15 Nuggets of Wisdom From Experienced Professors and Teachers

July 27, 2016 Christopher Ruel

lecturer in classroom.jpg

If this is your first year standing in front of a classroom full of students, we’ve compiled 30 nuggets of wisdom from professors and teachers at universities, community colleges, and high schools to help get you through the year ahead. Good luck! We’re sure you’re going to be great.

Encourage students to understand the content and not just memorize it. Teach and encourage students to be self-sufficient, ask good questions, and be a vested partner in their learning journey.

Big picture advice: Teach critical thinking and problem-solving. Practical: Try to plan the number of minutes each activity or section of your lesson plan will take. Practice the presentation/lecture
portions. Make sure you have extra (optional) activities in case you get done with the plan quicker than expected.

Teach your students not just what to learn, but how to learn it.

If you do not know the answer to a question, tell the student you will have an answer next class period.

As a new instructor, take advantage of the work that Wiley has already done for you. When making assignments, first check the assignment bank to see what is there already. USE THOSE!

Try to make eye contact, slow down, and if you are enjoying this activity, your students will do so as well

Decide whether you want to be kind or nice; nice is about being loved by your students, and being kind is about helping them improve.

Teach one lesson at a time.

Show passion in what your teaching! If you demonstrate your love for a topic, students will see that you think it's important, and they will also think its important. If you don’t care about your topic, why should your students?

No matter what, get your grades in on time!

There is a lot of advice out there, but BE YOURSELF -- students can sense if you are genuine!

Be idealistic, dream big, and push boundaries. Always study, learn, and try new ideas and methods.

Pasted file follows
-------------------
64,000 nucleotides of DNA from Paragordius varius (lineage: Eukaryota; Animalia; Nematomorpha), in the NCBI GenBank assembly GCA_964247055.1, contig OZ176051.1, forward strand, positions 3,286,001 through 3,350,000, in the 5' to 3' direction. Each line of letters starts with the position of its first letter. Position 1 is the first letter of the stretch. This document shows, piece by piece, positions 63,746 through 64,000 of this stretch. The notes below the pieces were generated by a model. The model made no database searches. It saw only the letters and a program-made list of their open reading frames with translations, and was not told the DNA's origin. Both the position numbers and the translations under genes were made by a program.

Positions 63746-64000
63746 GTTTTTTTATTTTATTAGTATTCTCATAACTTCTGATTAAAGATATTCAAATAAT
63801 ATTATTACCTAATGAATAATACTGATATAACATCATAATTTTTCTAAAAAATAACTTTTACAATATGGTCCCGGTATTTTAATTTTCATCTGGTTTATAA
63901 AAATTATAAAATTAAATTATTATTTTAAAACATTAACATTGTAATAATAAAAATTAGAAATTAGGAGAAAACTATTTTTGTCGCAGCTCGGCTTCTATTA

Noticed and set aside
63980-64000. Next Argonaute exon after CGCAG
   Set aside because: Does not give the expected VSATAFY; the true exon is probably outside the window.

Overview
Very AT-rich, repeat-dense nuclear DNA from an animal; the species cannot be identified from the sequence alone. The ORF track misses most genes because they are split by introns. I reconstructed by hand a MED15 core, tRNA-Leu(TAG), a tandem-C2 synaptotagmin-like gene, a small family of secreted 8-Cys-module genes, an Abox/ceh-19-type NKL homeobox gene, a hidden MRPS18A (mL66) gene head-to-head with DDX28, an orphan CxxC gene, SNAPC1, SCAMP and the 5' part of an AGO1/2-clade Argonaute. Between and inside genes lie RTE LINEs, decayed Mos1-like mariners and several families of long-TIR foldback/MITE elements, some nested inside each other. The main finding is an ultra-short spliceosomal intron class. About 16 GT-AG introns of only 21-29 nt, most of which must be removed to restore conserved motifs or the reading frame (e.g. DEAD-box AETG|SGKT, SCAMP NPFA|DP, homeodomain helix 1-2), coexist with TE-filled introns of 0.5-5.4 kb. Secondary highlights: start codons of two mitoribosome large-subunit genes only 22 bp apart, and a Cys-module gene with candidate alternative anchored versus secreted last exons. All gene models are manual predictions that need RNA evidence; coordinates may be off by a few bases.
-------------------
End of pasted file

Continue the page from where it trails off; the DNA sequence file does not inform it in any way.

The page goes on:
Your first year is the toughest because you need to create everything. Utilize anything you can that is already established-PowerPoints®, question banks, etc. Then, think about the future. Make sure any changes you make can be applied to future classes. Then, future years will go smoothly, which allows you more time to make any changes you want.

Look to the future. At the start of each year (or over the summer or whenever you have you a break in between years or semesters), write a mission statement for your class(es)...this is where you would want to be in 5 years for your course. At the end of each of semester or year, go back and look at it and revisit it. It's a great way to see the growth of your goals and how things can change completely due to student needs or stay the same. Using an electronic document like Google docs is nice.

Teaching is a journey. Keep an open mind to new ways of doing things and improving your instruction. Stop and ask students how the class is going and what you can do to improve it. Don't be hesitant to ask more seasoned instructors for advice or ideas.

Are you an experienced college instructor or high school teacher? 

Image credit: Izabela Habur/iStockphoto


About the Author

Senior Marketing Manager, Wiley //

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